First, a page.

Seems to be some confusion as to just what do lifting strakes do?
Well, obviously, any time you increase the thickness of something, you increase the strength. In the case of a strake, you deform the glass mat to get the strake and the strength, but you don't have to pay the price of added weight like if it were solid. So ok, some builders may (do) add them for strength......course, everyone doesn't use them.
But the real reason is what you see if you look closely at the Avatar of "achris".
His 20' Bertram is one of the finest offshore boats in the world and has been for many years. Some of the reasons why are clearly evident in that Avatar.
While there, notice the lowest strake and the spray being deflected off it. Less hull in the water, less drag and with strakes, as you increase speed, these little water skiis help to lift the hull out of the water and reduce drag, plus help to cushion the impact upon reentry after a big wave.
Personally, I wouldn't have a deep V hull without them.
That Bertram like the famous original "Moppie" was a great design breakthrough from the mid 60's I believe, but IMO strakes don't cushion the impact of anything, they are flat like a flat bottom boat, good for getting up on plane, getting out of the water, and help increase speed, & hole shot, but a deep vee without them is still you're best (softest) riding boat. I found there's a world of difference between my son's 1989' -19' Bayliner Capri bowrider, and my recent (Rare) 1989' -19' Bayliner Capri bowrider Ski Boat model, both with a 125hp Force motors, His struggles to plane with a Doel fin on it, and is slower then mine (35mph), but is smoother riding. Mine with more strakes on the bottom, and I took the Doel fin off, jumps out of the hole, stays on plane easier, and is faster (40mph), but rides harder, especially when it gets choppy out there. According to NADA, my boat is maybe 200lbs lighter also, but that's only like (1 person less), another thing, my boat is low, and you really hafta squat in it (not good for an old timer like me) while his is really comfy. One more thing, I just remembered, his leans a lot more, and a lot easier, then mine. Strakes are what they are, but could be overdone also.
Another thing I notice about my boat with the extra strakes, at low speeds, it does not drift to the side, coming into the dock, because of this, it is a bit of a challenge, you hafta make your sweep just right, or you're too close, or too far away, and it's a bear to pull by hand sideways into the dock, or you can just keep going backward, & forward till you finally get it lined up. It's almost like riding on a railroad track,,, going onto the trailer is fun too, Not! But, one good thing is, wind don't affect me much Never had a boat handle like this before, I think the strakes might be overdone on this model,,,lol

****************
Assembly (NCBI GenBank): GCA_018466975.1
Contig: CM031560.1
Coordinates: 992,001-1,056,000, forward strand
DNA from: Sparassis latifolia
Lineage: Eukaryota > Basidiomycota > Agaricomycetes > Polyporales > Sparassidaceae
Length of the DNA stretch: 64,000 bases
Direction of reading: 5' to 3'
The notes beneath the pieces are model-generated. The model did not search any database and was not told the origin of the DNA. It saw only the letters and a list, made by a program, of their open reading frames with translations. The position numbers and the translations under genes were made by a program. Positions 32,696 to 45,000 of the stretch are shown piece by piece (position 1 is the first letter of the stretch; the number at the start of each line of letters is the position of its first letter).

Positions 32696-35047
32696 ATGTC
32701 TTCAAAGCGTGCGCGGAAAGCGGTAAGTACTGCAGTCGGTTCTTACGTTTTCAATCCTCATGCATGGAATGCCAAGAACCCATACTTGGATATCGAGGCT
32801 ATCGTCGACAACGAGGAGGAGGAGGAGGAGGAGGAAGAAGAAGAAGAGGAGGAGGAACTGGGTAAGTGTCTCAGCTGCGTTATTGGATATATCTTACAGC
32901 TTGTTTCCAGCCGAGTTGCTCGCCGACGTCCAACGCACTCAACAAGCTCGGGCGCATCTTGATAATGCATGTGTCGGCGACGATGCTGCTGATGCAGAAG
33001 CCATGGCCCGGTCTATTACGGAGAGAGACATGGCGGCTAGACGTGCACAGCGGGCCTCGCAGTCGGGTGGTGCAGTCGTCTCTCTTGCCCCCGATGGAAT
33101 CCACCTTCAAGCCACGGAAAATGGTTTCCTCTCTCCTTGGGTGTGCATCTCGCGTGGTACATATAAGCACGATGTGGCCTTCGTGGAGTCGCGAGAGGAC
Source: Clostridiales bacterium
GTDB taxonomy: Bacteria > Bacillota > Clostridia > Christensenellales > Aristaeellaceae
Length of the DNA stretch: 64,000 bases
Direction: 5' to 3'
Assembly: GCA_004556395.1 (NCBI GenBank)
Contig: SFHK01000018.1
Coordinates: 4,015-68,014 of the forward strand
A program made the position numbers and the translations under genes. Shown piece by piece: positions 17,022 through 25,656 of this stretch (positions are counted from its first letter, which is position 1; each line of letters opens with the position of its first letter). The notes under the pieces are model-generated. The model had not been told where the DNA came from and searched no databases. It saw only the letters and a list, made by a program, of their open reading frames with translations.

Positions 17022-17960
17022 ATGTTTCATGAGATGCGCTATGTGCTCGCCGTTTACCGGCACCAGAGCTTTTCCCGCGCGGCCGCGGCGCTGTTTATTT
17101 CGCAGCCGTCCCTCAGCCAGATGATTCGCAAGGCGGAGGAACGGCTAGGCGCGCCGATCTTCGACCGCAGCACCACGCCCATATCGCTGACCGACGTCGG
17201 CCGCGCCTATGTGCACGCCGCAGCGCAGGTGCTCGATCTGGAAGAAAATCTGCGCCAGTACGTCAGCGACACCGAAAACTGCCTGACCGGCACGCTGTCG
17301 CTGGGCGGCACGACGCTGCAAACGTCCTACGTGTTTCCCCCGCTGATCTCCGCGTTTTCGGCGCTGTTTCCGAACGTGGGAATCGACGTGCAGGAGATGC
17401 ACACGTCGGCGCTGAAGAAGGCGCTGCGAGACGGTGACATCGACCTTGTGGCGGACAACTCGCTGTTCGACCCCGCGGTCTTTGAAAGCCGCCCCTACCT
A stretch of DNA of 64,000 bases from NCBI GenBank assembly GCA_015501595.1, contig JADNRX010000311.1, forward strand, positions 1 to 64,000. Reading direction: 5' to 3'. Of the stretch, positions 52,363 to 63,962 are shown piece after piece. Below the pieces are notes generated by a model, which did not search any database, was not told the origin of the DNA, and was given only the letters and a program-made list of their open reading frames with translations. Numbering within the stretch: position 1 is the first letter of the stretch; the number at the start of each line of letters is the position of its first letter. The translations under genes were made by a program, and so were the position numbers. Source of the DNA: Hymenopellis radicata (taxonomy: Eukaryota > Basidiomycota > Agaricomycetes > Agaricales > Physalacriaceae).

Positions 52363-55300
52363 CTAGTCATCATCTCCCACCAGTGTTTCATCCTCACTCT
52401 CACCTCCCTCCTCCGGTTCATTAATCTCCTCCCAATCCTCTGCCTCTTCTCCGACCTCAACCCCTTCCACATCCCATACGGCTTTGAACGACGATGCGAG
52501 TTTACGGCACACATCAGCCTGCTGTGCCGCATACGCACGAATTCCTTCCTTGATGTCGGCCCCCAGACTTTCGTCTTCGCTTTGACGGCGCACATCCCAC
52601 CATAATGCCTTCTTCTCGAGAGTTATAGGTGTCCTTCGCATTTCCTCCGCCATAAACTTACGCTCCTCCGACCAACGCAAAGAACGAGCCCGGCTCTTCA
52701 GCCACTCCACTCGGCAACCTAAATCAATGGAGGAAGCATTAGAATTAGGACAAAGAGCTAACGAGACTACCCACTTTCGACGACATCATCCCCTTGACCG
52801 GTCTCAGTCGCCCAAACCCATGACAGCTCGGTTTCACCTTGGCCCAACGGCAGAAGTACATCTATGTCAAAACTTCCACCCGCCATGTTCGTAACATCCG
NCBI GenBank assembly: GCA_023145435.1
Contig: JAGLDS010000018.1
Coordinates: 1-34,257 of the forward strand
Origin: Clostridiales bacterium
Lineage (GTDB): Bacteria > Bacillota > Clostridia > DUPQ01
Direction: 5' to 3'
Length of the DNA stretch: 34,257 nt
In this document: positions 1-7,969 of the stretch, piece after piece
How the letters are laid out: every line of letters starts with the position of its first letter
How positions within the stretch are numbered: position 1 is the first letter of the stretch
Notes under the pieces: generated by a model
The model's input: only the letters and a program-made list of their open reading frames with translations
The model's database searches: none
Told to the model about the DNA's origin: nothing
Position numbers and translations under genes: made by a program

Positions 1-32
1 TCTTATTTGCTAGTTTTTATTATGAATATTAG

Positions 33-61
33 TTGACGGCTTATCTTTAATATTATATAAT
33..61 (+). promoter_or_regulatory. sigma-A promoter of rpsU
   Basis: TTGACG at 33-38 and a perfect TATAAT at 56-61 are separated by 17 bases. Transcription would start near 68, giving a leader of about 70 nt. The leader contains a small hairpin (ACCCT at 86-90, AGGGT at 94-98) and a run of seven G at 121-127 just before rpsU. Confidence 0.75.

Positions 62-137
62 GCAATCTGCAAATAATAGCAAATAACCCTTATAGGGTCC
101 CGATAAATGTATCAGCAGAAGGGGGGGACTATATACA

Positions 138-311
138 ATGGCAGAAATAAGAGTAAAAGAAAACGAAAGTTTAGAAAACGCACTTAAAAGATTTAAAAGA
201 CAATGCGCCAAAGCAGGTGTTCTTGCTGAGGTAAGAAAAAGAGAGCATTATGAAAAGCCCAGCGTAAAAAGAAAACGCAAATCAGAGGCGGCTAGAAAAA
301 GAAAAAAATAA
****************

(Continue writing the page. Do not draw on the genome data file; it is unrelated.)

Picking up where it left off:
All strakes create some lift, however I would not give all of them the "lifting strake" label. Lifting strakes are deliberately angled so that the inner face is horizontal. Thus maximizing the lift. Lifting strakes on steroids may be extra wide for even more lift. A simple strake, with both inner and outer faces the same width, will leave the inner face canted at some angle, not horizontal. You can see these differences on some bowrider designs.
Interesting replies. Agree that reentry depends upon a lot of things. Given that a deep v without them is softer but dives deeper on reentry, something you don't want if you are in rough seas and they are trying to come over the bow. BTDT (had 2 boats with them).
Never noticed the problems docking which could be just the deep v or that and the strakes.
No doubt about weight making the ride smoother but that too could put your nose (bow) deeper into oncoming seas than you'd prefer. BTDT too.
But you have to admit. That Bertram is one fine looking hull and very functional for what it was designed to do. Tain't she pretty!
"Lifting Strakes" are an option on many pontoons these days. Some manufacturers even offer them in two sizes. They do help to get more of the bulk of these floating docks with an outboard out of the water.
Lifting strakes, tell me about them! I have a lot, and very pronounced, on my Bayliner Ski boat, they actually act like little rudders on their deep side edge, keeping the boat firmly in a straight line, because of this, at low speeds the boat does not drift easily to the side, thus requiring driving in a zig, zag, motion when docking, or going on, & off, the trailer. Do you see what I mean now? this happens to be the only shot I have right now with the boat being covered.
Talk about looking like a rookie at the dock because of this Of all the boats I've driven over the years, I never had to work so hard at this.
But, this boat is fast for the horsepower, jumps up on plane, and holds a plane, very well! As it was designed for,,, it also flys,,, out of the water easily on occasion, and is a bit hard riding in the chop, I wonder what she'd do with a 150hp motor on it? because unlike most early (pre 90') Bayliners, the tag says Max. HP 150!